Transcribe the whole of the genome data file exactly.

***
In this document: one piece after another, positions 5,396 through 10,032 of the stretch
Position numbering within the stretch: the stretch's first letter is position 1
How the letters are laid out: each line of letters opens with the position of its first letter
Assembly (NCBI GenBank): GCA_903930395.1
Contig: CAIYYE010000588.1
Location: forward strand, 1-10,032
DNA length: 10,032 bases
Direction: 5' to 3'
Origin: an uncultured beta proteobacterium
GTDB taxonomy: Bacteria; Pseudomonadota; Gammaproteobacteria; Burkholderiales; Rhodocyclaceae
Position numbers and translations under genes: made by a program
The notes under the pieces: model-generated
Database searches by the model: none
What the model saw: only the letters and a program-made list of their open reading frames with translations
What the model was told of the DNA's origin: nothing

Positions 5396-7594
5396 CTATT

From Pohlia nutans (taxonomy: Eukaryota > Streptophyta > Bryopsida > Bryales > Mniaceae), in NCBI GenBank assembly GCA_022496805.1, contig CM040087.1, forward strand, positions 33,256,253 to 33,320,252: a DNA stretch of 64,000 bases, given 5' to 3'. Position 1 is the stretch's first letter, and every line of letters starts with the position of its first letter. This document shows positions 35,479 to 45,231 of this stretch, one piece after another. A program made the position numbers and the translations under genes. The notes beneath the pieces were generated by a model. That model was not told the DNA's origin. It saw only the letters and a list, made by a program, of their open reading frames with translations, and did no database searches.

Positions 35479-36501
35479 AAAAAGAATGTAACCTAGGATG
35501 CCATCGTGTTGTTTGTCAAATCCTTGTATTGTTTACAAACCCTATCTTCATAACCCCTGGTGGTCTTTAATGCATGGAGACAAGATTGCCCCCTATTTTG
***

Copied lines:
In this document: one piece after another, positions 5,396 through 10,032 of the stretch
Position numbering within the stretch: the stretch's first letter is position 1
How the letters are laid out: each line of letters opens with the position of its first letter
Assembly (NCBI GenBank): GCA_903930395.1
Contig: CAIYYE010000588.1
Location: forward strand, 1-10,032
DNA length: 10,032 bases
Direction: 5' to 3'
Origin: an uncultured beta proteobacterium
GTDB taxonomy: Bacteria; Pseudomonadota; Gammaproteobacteria; Burkholderiales; Rhodocyclaceae
Position numbers and translations under genes: made by a program
The notes under the pieces: model-generated
Database searches by the model: none
What the model saw: only the letters and a program-made list of their open reading frames with translations
What the model was told of the DNA's origin: nothing

Positions 5396-7594
5396 CTATT

From Pohlia nutans (taxonomy: Eukaryota > Streptophyta > Bryopsida > Bryales > Mniaceae), in NCBI GenBank assembly GCA_022496805.1, contig CM040087.1, forward strand, positions 33,256,253 to 33,320,252: a DNA stretch of 64,000 bases, given 5' to 3'. Position 1 is the stretch's first letter, and every line of letters starts with the position of its first letter. This document shows positions 35,479 to 45,231 of this stretch, one piece after another. A program made the position numbers and the translations under genes. The notes beneath the pieces were generated by a model. That model was not told the DNA's origin. It saw only the letters and a list, made by a program, of their open reading frames with translations, and did no database searches.

Positions 35479-36501
35479 AAAAAGAATGTAACCTAGGATG
35501 CCATCGTGTTGTTTGTCAAATCCTTGTATTGTTTACAAACCCTATCTTCATAACCCCTGGTGGTCTTTAATGCATGGAGACAAGATTGCCCCCTATTTTG